Net finance expenses of $27 million and $14 million for the six and three months ending September 30, 2019 were $2 million and $1 million higher than the same periods in 2018-19. The increase in finance expenses that resulted from increased investment was partly offset by lower interest rates. The low interest rate environment has allowed the Corporation to replace maturing long-term debt with lower cost debt.

LIQUIDITY AND CAPITAL RESOURCES

As a Crown corporation, SaskEnergy’s primary sources of capital are cash from operations, debt — which is borrowed through the province’s General Revenue Fund — and equity advances from CIC, the Province’s Crown corporation holding company. Equity advances are rarely used to finance Crown corporations as CIC prefers to use its Subsidiary Crown Dividend Policy to manage its equity interests in its commercial enterprises. Cash from operations is SaskEnergy’s most important source of capital. As a utility, cash from operations is relatively stable and the Corporation relies upon it to fund its investment in natural gas facilities, including new construction to support provincial growth and integrity spending on existing infrastructure. Long and short-term debt can be borrowed through the Province of Saskatchewan to meet any long or short-term incremental capital requirements, and to repay debt as it matures. Sources of liquidity include Order in Council authority to borrow up to $500 million in short-term loans, and a $35 million uncommitted line of credit with the Toronto-Dominion Bank. By borrowing through the Province, SaskEnergy has access to the Province’s borrowing capacity and North American capital markets. The SaskEnergy Act allows the Corporation to borrow up to $2,500 million.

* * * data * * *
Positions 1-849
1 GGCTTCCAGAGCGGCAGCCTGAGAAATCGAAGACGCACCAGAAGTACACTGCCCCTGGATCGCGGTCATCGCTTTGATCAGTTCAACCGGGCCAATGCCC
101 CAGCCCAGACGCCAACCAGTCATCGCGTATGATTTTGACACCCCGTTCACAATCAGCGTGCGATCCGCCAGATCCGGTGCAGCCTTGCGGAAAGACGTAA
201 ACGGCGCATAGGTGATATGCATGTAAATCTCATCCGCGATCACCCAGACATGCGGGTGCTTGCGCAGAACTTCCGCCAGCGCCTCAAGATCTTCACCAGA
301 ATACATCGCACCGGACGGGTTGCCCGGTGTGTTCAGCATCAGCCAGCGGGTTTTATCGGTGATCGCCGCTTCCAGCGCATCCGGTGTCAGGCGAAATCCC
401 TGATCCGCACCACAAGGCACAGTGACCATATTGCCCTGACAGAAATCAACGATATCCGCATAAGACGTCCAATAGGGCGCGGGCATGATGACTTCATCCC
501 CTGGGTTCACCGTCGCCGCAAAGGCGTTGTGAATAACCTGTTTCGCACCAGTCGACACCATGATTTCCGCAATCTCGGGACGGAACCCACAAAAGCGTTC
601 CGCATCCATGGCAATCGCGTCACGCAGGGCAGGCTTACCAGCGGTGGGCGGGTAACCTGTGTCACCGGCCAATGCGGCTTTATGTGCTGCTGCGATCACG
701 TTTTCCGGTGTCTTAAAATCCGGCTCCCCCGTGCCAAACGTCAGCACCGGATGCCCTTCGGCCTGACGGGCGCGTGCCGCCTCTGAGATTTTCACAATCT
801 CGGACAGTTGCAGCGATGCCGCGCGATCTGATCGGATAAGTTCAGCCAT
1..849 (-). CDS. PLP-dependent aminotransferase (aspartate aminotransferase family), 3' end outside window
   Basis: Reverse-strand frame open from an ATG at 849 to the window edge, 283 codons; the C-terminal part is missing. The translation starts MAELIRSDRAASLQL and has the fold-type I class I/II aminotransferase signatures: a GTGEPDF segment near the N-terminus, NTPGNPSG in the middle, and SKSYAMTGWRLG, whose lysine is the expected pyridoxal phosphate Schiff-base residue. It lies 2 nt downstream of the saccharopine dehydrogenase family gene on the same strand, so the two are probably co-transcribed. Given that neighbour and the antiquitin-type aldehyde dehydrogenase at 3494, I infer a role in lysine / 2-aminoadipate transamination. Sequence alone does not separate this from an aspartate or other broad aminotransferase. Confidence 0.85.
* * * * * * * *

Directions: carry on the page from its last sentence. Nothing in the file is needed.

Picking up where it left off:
Three months ended

Six months ended September 30

September 30

(millions)

2019

2018 Change

2019

2018 Change

Cash provided by operating activities Cash used in investing activities Cash provided by financing activities (Decrease)/increase in cash and cash equivalents

$

48

$

32

$

16

$

109

$

91

$

18